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November 7, 2011 | By Shari Roan, Los Angeles Times
Two of the most worrisome trends in healthcare - the soaring rates of Type 2 diabetes and dementia - share several key biological processes. And scientists are beginning to think that is more than just a coincidence. Many researchers now believe that proper control of blood sugar could pay dividends in the future by reducing the number of people stricken by Alzheimer's disease, other forms of dementia and even the normal cognitive decline that comes with age. The concept that brain diseases share little in common with diseases arising elsewhere in the body is rapidly crumbling, says Debra Cherry, executive vice president of the Alzheimer's Assn.
August 23, 2011 | By Rosie Mestel, Los Angeles Times / For the Booster Shots blog
A new study found that people who'd had coronary bypass surgery were more than three times more likely to be alive 15 years later if they were happily married than if they were not married. A big part of this effect could be due to the positive influence of a supportive spouse, the authors say -- in getting the patient to live better, take meds, get to doctor appointments, etc. Plus marriage could give someone heightened reason and feeling of responsibility to look after themselves.
July 21, 2011 | By Shari Roan, Los Angeles Times / For the Booster Shots blog
Diabetes and heart disease are intertwined in ways that are still not fully understood. The most recent example of this complicated relationship is a study published Monday that finds an experimental medication designed to raise HDL cholesterol (the "good" kind) also appears to control blood sugar and may be helpful to people with Type 2 diabetes. The drug is called torcetrapib -- and it will never be approved. That's because, in clinical trials, the drug caused severe side effects even though it did raise HDL cholesterol.
July 8, 2011 | By Jeannine Stein, Los Angeles Times / For the Booster Shots blog
A diagnosis of diabetes can be devastating, but there are ways to manage the disease--and  exercise is one of them. Join a live Web chat on diabetes and exercise Monday, July 11, at 11 a.m. Pacific time (1 p.m. Central time, 2 p.m. Eastern time) with Dr. Ruchi Mathur and learn how even moderate workouts such as walking can go a long way toward controlling blood sugar and maintaining health overall. We asked Mathur, director of the diabetes program at Cedars-Sinai Medical Center and an endocrinologist at the facility's Weight Loss Center , if people with diabetes should take any special precautions before embarking on an exercise program.
June 22, 2011 | By Christine Mai-Duc, Washington Bureau
The first time Sonia Sotomayor was tested for diabetes, a lab technician sat her down in a big chair and assured her the needle in his hand would not hurt her. "I kept watching this big needle coming to my arm, and I looked at him and I said, 'Oh, it's going to hurt.' " The 7-year-old Sotomayor hopped off the chair and ran out of the hospital, hiding under a parked car, the hospital staff in pursuit. When they finally dragged her out to draw blood, "I was screaming so much I didn't feel the needle," she said, to knowing chuckles from the audience.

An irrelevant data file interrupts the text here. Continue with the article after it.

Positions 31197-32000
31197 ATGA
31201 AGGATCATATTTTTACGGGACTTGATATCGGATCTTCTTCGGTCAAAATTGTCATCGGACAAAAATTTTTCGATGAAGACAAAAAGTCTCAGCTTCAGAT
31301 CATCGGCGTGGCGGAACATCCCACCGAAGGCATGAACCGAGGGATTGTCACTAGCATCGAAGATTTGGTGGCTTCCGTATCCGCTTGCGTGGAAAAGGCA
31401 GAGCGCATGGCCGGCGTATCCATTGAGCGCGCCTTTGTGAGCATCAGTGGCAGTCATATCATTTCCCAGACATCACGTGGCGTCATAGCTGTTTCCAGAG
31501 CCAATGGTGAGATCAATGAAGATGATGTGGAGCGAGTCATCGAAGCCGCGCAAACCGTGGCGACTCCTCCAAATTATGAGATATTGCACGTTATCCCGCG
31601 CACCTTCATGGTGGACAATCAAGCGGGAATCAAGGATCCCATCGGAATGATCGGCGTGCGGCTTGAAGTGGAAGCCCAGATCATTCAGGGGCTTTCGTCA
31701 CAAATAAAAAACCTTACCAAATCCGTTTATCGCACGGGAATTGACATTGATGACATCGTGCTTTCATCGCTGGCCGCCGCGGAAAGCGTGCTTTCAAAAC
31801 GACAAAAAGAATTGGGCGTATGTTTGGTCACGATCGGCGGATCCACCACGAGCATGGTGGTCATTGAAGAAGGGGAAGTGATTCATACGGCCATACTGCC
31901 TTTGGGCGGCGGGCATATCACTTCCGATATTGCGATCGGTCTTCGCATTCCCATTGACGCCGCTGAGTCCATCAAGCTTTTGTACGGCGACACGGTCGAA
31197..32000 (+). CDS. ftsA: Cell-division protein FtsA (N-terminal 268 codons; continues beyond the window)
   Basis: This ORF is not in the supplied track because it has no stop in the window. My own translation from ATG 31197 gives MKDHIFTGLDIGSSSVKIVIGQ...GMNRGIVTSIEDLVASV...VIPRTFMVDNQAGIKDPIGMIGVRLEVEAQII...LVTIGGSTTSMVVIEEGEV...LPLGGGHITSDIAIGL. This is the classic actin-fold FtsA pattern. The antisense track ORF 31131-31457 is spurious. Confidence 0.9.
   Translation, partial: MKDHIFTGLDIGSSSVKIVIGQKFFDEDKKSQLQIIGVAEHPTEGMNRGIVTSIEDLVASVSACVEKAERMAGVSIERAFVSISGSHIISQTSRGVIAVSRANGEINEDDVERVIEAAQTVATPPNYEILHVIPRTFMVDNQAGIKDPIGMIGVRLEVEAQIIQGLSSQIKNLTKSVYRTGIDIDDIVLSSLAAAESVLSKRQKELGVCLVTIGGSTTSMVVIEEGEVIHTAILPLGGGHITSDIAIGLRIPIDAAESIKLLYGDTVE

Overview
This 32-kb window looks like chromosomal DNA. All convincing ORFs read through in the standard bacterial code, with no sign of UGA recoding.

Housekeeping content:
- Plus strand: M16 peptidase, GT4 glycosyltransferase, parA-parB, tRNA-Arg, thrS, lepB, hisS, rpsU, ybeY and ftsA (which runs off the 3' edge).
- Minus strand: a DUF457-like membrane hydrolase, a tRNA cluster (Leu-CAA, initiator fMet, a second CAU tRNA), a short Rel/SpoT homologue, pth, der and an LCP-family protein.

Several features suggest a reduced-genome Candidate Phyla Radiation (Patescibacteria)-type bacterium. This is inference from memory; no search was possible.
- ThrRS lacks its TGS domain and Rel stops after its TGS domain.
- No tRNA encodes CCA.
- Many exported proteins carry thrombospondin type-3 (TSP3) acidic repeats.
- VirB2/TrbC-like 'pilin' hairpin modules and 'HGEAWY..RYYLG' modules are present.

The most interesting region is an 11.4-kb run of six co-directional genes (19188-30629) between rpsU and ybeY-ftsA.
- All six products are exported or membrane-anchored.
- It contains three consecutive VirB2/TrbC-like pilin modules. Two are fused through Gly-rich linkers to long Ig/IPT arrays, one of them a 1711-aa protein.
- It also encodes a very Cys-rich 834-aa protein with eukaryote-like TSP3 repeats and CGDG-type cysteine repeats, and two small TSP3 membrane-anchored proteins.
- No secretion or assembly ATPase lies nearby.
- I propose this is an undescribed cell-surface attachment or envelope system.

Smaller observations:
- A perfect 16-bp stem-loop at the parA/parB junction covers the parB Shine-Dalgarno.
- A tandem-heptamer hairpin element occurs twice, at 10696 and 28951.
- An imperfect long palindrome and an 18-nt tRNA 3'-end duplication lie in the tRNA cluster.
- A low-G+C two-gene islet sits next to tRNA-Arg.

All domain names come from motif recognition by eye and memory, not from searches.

May 3, 2011 | By Jeannine Stein, Los Angeles Times
Exercise is beneficial for diabetics, but some questions remain -- how much exercise is needed, and what kind? A study finds that structured exercise programs lasting 150 minutes or more a week may be best for those with type 2 diabetes. The meta-analysis released Tuesday in the Journal of the American Medical Assn. examined 47 randomized clinical trials that included 8,538 patients and lasted at least 12 weeks. Of those studies, 23 focused on structured exercise training and 24 looked at physical activity advice, and all assessed how much the programs lowered hemoglobin A1c levels, a test used to evaluate blood sugar control over several months.
March 21, 2011 | By Tammy Worth, Special to the Los Angeles Times
Diabetes doesn't pounce on a person out of the blue. Before the diagnosis, a person may linger on the fringes of the condition ? blood sugar high but not yet over that line that is clearly diabetes ? for years. The U.S. Centers for Disease Control and Prevention released figures in January showing that the number of American adults with prediabetes had jumped from 57 million in 2008 to 79 million in 2010. During the same period, the number with full-on diabetes grew from 23.6 million to 26 million, the vast majority of which are Type 2 cases.
February 18, 2011 | By Eryn Brown, Los Angeles Times
Yes, he's had numerous stints on reality TV and millions of records sold -- but singer Bret Michaels may be best known as the star of a real-life medical drama. In April 2010, he had an emergency appendectomy. Less than two weeks later, he had a brain hemorrhage. A month after that, he had a stroke, caused by a hole in his heart. He had surgery to repair the heart defect in January. Michaels also has Type 1 diabetes, which was diagnosed when he was 6 years old. He spoke about how he deals with that disease in a recent interview with Diabetes Health magazine.
February 2, 2011 | Janet Stobart / Los Angeles Times
A team of European doctors has tested an “artificial pancreas” aimed at helping pregnant women with Type 1 diabetes control their blood sugar. The goal? To lower their risk of having an abnormal birth or a fatal episode of hypoglycemia. Funded by the charitable foundation Diabetes UK , the research explores the during-pregnancy potential of a device the size of a cellphone. This "pancreas" has a continuous glucose monitor and an insulin pump that maintains a reliable level of blood sugar.
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